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ACTA now

...before it's too late

Anyone following the SOPA (Stop Online Piracy Act) and PIPA (Protect IP Act) development in recent weeks might have breathed a sigh of relief after a seeming success. Wednesday (18th) was marked as the largest online protest in the history of the internet day to date. Websites of all sizes were in total blackout for 24 hours in protest of proposed legislation before the US House and Senate that will alter the internet for ever and for worse. Google, Wikipedia, the Internet Archive, Tumblr and Twitter and even Facebook opposed the bills along with everyone else that uses the internet.

Now there is a new baddie in town, meet ACTA (Anti-Counterfeiting Trade Agreement). The treaty already has the support of the US, Australia, Canada, Japan, Morocco, New Zealand, Singapore and South Korea. It has been called worse than SOPA and PIPA and today it is due to be signed by Poland.

“ACTA is a proposed agreement for the purpose of establishing international standards on intellectual property rights enforcement. Negotiating countries have described it as a response ‘to the increase in global trade of counterfeit goods and pirated copyright protected works’.” In a world under the ACTA I would be fined and maybe if I was a regular culprit imprisoned for that quote. The ACTA is a long and often difficult to understand piece of scripture but simply put amounts to the following.

Under ACTA, ISP, the company you pay for access to the internet, will be forced to open up and inspect every single data package you send and receive to look for copyrighted information. If you send copyrighted material several times you will be disconnected and even face charges. Under the worst interpretation of the ACTA treaty, if you send a friend an MP3 through instant messenger, upload a video of a party with played copyrighted music or quote a copyrighted newspaper article in an email, you’re gone! In the case of the newspaper article the publisher would be contacted and, based on their claims, you could be fined or sent to prison. Any sites such as Twitter and Youtube that hold content of music, videos or pictures will be greatly affected. How will they work under a law such as ACTA? Simple. They won’t. The internet as we know it faces major reconstructive surgery to the point of no recognition.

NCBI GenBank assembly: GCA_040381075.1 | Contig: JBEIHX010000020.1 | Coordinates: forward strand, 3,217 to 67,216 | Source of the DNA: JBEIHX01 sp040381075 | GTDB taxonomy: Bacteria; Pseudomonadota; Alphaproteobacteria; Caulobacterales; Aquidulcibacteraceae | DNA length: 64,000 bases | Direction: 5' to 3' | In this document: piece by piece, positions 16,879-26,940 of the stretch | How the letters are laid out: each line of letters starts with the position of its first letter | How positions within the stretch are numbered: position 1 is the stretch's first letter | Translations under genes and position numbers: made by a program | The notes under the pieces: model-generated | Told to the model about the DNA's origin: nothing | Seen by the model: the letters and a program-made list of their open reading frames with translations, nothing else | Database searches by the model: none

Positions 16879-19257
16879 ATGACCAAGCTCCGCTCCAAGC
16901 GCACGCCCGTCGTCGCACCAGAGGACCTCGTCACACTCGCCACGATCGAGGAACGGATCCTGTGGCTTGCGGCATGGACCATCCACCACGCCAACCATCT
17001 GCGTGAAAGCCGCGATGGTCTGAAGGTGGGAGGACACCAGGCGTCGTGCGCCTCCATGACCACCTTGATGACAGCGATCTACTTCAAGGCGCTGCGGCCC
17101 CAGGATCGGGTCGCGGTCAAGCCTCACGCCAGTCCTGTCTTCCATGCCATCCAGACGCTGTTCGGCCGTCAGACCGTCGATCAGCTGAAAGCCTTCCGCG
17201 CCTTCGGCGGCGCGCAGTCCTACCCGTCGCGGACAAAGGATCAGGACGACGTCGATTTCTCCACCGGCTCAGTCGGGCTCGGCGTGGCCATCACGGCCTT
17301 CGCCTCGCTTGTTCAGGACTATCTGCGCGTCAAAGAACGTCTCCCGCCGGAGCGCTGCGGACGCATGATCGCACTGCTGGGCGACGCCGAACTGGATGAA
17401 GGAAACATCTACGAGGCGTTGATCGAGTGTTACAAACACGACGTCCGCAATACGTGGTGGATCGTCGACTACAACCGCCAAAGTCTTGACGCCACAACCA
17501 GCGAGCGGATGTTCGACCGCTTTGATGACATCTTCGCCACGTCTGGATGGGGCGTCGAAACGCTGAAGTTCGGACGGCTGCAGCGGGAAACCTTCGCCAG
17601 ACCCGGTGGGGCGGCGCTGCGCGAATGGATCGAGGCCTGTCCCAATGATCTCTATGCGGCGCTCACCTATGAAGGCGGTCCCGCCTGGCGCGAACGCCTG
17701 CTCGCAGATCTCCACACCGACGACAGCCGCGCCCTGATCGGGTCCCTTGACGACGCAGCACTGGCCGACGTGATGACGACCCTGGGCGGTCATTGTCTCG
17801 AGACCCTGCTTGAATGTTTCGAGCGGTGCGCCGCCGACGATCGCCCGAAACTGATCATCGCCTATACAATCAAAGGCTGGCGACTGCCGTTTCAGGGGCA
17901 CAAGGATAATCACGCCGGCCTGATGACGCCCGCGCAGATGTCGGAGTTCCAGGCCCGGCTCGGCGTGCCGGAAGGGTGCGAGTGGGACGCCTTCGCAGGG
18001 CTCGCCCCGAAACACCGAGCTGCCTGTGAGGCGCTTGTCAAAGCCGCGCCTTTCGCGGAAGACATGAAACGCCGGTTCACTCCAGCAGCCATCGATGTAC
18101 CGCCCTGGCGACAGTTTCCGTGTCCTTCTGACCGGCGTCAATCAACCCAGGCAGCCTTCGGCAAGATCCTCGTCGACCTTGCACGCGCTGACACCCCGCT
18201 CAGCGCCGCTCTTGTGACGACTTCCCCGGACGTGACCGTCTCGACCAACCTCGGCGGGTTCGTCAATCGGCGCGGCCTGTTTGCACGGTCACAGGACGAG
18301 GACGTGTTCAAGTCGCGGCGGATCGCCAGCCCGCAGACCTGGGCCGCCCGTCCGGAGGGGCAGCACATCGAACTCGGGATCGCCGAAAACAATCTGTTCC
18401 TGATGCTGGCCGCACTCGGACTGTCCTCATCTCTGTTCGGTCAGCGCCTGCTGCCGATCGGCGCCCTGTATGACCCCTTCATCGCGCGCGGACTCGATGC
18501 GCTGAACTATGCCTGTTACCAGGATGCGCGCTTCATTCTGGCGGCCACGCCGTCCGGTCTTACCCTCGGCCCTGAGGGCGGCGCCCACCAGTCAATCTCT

This doesn't mean that artists, musicians, writers, filmmakers, software developers, researchers and journalists will benefit in any way. They also lose as they will be restricted by the same rules. Protected ideas now cannot be reused, refined or developed any further. The whole agreement only benefits a small part of the industry- media publishing companies (RIAA, MPAA) which have long tried to solve the internet problem but have failed until now. ACTA is the result of their lobbying and under the table negotiations.

This copy protection is a great tool of information suppression. Once all the internet filters and blocking techniques are in place virtually all information taken as copyright can be suppressed. This is bigger than internet censorship; it is also about the restriction on freedom of speech, the total surveillance of all online activities and punishing individuals by taking the internet away from them.

Check the Stop ACTA website. Act now and sign the online petition, keep informed and spread the word.

Hacktivist group, Anonymous is waiting to hear the result of ACTA talks that are taking place today and preparing for an attack. "Expect us!" said a tweeted message...

There are 2 comments on this story...
Added By: Anonymous - 28th January 2012 @ 10:48 AM
An absolute pisstake. Time to setup our own internet.
Added By: Anonymous - 14th February 2012 @ 3:47 PM
Its time to take the DNS monopoly away from America. We need some DNS servers in Sweden!!! We need to promote encryption especially of DNS lookups and Emails. Check out TOR project (The Onion Router "https://www.torproject.org/") for on-line anonymity. we need to support organisations like the free software foundation (http://www.fsf.org/). There will always be a way to remain anonymous, we just need to promote it.
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Twitter: @SchNEWS